CEOs Pay Taxes Too

One reason why compensation results in a tax deduction for the company is that the individual receiving the compensation pays taxes on it. So, while the company might be getting a tax break, the CEOs are still paying tax, probably a lot of tax.

NQSO exercises are certainly subject to tax. The US corporate tax rate for large public companies is around 34% to 35% (at least according to Wikipedia–I know nothing about corporate tax rates). The highest federal marginal income tax rate in the US is 35% and I have to believe that the CEOs in the study are paying tax at this rate (plus they are paying FICA taxes and the company is paying matching FICA taxes on the income). So whether the company pays tax on the income or the CEO does, it seems like the tax revenue is about the same (maybe slightly higher when the CEO is paying the tax because of FICA).

For example, let’s say that a company earns a profit $100 million and the CEO of the company holds an NQSO with a spread of $1 million. If the CEO doesn’t exercise the option, the company pays tax on $1 billion. If the CEO does exercise the option, the company pays tax on $99 million, but the CEO pays tax on the $1 million spread–at possibly a slightly higher rate than company would have paid. Tax revenue for the US federal government is about the same either way.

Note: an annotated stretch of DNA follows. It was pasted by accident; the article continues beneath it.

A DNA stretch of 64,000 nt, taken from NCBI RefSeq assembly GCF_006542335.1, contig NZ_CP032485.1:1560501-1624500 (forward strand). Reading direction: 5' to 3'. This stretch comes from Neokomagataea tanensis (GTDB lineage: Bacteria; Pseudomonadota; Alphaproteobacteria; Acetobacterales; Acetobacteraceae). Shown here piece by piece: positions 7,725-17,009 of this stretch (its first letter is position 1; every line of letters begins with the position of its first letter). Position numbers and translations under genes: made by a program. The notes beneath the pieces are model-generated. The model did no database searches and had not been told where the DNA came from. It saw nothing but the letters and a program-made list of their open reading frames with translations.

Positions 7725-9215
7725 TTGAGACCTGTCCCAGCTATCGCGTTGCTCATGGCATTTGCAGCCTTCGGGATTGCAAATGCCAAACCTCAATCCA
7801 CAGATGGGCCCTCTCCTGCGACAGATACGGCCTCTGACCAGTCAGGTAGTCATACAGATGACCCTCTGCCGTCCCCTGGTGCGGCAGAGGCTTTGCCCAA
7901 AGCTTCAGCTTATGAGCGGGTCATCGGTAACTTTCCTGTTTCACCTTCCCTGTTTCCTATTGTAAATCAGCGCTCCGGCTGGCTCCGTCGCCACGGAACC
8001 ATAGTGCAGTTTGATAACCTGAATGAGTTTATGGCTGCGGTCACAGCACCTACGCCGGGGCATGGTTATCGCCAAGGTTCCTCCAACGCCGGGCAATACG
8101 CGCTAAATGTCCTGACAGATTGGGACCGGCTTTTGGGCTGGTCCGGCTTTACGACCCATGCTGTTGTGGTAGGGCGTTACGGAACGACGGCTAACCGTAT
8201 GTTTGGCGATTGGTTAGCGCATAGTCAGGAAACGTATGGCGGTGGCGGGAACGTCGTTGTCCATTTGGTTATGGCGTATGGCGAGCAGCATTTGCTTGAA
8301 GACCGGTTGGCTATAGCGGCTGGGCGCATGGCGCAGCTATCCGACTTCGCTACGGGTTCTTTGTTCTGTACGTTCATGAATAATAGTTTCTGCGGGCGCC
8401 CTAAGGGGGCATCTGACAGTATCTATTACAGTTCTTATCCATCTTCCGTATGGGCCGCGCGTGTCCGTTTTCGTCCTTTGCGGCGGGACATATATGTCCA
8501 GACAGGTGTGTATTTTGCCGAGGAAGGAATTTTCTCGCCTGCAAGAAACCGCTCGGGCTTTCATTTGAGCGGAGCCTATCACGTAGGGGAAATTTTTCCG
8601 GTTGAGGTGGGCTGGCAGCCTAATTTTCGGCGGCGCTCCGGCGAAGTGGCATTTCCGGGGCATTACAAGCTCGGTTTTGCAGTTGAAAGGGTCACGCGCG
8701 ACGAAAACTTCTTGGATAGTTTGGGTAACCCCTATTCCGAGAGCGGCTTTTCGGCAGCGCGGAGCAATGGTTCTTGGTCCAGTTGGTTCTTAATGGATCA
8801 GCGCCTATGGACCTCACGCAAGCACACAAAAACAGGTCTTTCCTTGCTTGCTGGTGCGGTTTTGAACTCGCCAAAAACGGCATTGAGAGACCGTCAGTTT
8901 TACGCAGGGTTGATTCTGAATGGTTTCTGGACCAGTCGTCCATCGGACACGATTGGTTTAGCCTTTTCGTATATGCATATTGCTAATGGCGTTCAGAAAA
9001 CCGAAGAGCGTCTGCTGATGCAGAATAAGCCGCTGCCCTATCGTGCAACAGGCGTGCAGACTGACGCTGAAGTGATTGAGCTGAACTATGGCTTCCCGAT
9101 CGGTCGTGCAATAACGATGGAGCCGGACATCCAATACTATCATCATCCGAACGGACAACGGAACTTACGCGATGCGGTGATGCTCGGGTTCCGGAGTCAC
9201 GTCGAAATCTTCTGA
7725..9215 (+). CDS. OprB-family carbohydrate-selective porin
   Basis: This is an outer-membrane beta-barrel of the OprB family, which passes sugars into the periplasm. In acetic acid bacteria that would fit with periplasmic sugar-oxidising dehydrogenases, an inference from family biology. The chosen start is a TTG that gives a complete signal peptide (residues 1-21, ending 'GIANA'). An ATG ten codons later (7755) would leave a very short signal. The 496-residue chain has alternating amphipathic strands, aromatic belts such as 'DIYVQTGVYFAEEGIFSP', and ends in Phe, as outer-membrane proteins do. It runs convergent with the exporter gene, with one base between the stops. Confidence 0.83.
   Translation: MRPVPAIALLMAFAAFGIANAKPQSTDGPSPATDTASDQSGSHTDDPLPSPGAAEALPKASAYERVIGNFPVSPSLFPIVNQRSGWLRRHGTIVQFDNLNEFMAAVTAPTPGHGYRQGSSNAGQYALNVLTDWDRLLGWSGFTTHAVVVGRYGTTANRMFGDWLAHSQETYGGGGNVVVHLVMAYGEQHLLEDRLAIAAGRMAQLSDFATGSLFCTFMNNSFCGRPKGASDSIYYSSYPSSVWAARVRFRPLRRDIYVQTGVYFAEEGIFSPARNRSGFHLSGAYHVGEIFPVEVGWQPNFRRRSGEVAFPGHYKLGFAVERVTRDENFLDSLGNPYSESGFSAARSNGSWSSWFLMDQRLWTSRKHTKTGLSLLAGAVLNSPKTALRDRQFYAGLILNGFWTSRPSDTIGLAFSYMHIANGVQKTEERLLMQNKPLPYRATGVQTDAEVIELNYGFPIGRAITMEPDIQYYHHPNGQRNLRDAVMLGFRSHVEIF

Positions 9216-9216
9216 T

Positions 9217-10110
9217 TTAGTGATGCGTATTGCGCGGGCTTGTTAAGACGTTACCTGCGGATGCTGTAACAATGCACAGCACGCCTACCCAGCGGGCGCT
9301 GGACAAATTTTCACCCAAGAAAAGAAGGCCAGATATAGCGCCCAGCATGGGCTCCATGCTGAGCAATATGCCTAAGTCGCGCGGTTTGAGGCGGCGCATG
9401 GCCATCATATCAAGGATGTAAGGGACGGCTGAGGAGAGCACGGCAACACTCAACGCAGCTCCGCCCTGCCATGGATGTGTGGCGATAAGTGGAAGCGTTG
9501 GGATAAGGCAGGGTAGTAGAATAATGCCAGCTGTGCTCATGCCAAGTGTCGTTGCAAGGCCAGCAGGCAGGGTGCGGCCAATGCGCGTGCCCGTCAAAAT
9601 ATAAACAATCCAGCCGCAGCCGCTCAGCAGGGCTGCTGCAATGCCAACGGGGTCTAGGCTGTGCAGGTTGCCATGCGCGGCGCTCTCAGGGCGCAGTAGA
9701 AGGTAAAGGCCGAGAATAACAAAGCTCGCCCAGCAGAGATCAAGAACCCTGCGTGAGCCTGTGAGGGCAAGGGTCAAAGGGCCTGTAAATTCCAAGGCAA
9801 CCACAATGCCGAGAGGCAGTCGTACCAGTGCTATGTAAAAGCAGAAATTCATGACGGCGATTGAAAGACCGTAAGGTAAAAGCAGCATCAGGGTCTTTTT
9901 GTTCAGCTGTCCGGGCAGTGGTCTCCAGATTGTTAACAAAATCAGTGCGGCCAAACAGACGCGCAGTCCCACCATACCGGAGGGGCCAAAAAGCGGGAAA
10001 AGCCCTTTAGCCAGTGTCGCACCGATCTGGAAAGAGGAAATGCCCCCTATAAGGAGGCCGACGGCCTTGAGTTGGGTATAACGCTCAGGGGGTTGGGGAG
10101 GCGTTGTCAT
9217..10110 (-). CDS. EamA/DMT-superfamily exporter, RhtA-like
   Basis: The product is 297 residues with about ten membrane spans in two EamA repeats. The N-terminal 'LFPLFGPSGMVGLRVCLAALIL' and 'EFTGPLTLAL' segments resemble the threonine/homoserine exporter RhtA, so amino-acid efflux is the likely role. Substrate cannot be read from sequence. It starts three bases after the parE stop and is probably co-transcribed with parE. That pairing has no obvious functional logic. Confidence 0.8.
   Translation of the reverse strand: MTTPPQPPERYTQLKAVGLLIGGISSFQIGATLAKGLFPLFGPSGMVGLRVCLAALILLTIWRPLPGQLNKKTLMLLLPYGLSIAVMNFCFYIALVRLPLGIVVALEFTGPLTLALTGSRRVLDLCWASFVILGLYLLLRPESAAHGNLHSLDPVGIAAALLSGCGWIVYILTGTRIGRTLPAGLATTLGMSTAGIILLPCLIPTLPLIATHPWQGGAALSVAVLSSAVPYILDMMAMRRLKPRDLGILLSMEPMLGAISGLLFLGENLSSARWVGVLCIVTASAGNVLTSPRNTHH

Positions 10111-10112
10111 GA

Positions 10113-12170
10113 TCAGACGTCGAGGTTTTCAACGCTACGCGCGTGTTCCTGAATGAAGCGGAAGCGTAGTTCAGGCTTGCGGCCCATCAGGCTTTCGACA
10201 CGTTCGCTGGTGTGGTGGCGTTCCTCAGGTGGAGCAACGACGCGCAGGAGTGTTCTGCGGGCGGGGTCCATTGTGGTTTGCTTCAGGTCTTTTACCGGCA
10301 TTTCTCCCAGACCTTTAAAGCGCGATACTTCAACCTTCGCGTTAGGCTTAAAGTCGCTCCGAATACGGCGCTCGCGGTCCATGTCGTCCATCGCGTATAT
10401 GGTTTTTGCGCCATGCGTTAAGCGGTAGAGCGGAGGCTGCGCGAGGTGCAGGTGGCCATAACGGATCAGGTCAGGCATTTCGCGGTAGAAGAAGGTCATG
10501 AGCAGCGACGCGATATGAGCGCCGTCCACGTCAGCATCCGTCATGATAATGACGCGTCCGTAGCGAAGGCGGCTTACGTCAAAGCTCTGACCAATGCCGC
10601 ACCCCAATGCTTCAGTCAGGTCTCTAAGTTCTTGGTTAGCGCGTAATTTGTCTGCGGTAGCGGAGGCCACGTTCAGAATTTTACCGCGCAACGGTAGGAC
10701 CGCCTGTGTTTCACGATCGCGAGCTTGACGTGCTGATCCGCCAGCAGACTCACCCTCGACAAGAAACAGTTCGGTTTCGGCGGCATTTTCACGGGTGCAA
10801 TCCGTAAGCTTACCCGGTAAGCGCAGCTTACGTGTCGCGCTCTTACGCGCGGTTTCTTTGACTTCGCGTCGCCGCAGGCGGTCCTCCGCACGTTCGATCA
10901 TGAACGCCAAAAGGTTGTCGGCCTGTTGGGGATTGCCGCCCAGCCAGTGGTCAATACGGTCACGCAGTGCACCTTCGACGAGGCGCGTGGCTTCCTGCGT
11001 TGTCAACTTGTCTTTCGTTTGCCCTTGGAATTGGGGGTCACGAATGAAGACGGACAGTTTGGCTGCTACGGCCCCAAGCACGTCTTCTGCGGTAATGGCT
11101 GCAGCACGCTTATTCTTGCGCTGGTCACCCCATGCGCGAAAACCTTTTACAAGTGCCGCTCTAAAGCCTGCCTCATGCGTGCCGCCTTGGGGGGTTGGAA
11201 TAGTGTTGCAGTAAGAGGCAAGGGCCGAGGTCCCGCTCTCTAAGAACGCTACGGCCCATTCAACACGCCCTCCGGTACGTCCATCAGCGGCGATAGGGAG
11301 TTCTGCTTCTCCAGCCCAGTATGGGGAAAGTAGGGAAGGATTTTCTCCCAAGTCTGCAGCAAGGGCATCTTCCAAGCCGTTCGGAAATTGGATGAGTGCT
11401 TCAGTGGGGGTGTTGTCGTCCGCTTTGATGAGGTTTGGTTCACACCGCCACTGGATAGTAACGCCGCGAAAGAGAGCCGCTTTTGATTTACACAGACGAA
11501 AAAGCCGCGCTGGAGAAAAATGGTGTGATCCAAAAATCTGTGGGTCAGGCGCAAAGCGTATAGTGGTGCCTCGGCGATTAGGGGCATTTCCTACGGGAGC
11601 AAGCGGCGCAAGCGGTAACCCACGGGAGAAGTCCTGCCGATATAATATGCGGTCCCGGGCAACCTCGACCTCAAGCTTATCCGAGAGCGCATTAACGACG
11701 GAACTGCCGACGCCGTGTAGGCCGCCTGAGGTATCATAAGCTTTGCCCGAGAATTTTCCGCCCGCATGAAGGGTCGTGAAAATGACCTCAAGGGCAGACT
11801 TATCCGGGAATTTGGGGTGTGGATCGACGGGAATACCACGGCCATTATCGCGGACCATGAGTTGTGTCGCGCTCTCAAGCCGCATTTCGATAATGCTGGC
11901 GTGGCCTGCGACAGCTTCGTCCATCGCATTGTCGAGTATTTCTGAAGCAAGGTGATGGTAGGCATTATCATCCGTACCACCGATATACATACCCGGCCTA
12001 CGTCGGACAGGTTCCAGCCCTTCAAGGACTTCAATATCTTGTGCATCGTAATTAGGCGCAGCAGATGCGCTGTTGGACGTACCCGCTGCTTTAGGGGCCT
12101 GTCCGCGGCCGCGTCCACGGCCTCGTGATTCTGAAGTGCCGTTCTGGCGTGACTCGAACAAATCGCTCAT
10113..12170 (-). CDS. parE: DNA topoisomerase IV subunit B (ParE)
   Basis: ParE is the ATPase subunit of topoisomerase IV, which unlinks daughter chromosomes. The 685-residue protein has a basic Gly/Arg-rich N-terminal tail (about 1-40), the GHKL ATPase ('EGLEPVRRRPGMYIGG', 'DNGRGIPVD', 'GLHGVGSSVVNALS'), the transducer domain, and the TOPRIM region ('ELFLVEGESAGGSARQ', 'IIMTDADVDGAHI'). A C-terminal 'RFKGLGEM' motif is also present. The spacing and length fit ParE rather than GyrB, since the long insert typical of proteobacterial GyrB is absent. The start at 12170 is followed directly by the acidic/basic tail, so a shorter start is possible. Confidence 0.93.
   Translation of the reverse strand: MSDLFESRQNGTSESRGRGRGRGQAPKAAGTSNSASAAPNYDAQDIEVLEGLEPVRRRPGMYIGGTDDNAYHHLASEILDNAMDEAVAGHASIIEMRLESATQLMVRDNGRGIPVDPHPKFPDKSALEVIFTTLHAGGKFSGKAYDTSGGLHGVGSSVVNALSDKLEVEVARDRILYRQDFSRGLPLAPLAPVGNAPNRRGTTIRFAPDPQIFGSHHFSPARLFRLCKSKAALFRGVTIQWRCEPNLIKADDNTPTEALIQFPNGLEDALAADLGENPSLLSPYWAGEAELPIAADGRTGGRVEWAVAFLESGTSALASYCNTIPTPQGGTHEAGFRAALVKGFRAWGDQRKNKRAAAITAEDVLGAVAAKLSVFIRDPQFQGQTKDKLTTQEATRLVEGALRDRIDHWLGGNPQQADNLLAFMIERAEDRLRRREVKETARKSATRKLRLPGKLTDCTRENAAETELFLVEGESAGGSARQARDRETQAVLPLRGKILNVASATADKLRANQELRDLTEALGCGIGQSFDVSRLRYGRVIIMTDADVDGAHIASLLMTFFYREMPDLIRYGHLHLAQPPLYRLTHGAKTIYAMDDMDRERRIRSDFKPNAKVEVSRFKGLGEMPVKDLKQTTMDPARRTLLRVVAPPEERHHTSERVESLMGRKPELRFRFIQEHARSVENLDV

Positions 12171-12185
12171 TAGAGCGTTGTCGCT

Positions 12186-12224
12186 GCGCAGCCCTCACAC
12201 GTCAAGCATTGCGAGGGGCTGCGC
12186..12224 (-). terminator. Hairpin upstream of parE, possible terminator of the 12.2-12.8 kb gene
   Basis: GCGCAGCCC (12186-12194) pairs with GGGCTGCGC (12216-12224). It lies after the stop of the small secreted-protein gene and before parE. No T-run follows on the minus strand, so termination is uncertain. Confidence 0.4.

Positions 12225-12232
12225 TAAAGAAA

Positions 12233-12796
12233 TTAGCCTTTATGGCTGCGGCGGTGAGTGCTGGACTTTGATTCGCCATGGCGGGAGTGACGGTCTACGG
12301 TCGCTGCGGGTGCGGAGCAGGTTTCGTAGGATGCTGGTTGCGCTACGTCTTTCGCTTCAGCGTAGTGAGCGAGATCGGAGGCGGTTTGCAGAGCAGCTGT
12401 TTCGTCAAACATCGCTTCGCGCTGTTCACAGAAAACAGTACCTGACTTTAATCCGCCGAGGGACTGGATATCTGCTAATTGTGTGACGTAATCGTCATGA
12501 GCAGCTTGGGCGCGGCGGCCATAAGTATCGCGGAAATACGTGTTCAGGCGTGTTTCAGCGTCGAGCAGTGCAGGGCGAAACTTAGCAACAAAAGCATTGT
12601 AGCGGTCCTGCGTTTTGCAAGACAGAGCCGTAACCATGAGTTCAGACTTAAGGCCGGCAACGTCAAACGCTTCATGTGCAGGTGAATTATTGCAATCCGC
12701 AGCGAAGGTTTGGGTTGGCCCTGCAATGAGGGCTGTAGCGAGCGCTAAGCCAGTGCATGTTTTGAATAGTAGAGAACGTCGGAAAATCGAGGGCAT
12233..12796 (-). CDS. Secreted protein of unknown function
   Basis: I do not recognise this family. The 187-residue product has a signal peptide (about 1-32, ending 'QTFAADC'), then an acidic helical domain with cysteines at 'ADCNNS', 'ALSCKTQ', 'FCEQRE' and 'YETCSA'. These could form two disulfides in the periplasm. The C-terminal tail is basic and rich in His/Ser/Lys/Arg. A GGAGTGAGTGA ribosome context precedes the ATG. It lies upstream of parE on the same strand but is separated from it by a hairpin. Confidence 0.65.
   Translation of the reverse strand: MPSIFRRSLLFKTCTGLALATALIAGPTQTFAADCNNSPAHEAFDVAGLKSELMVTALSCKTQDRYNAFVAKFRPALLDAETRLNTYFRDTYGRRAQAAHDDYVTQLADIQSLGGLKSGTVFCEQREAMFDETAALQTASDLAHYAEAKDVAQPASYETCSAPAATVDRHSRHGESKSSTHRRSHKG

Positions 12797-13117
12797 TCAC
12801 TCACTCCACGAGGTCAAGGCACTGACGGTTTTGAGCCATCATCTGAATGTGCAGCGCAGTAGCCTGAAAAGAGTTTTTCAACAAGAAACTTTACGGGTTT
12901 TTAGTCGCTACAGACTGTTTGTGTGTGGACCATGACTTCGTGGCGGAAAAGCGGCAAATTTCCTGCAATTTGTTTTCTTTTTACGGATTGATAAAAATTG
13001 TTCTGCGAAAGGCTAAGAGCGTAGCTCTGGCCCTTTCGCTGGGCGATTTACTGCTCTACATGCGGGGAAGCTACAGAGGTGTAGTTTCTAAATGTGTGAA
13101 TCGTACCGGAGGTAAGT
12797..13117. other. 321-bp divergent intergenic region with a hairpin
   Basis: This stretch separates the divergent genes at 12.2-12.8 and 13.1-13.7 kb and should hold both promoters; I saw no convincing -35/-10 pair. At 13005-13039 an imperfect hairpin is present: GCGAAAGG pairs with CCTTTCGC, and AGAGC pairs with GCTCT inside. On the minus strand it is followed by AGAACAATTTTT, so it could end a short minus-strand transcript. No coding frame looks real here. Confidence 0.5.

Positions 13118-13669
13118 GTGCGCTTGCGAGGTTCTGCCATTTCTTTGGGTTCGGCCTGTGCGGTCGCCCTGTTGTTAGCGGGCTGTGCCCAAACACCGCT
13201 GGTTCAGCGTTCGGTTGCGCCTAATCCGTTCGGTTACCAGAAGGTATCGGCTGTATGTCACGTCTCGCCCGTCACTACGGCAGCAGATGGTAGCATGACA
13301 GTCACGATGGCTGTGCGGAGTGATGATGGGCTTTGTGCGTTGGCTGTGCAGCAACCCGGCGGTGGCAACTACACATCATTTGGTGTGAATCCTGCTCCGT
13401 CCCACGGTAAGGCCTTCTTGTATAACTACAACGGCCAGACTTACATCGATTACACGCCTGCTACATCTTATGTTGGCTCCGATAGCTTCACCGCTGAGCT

NASPP “To Do” List
We have so much going on here at the NASPP that it can be hard to keep track of it all, so I keep an ongoing “to do” list for you here in my blog. 

– Barbara

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September 13, 2011

Oh No! Equity-Related Mistakes

For today’s blog entry, Matthew Johnson of Sidley Austin discusses guiding principles that can be applied when mistakes are made relating to stock compensation.  Matthew will lead the panel, “Oh No! Equity-Related Mistakes and How to Prevent and Fix Them,” at the 19th Annual NASPP Conference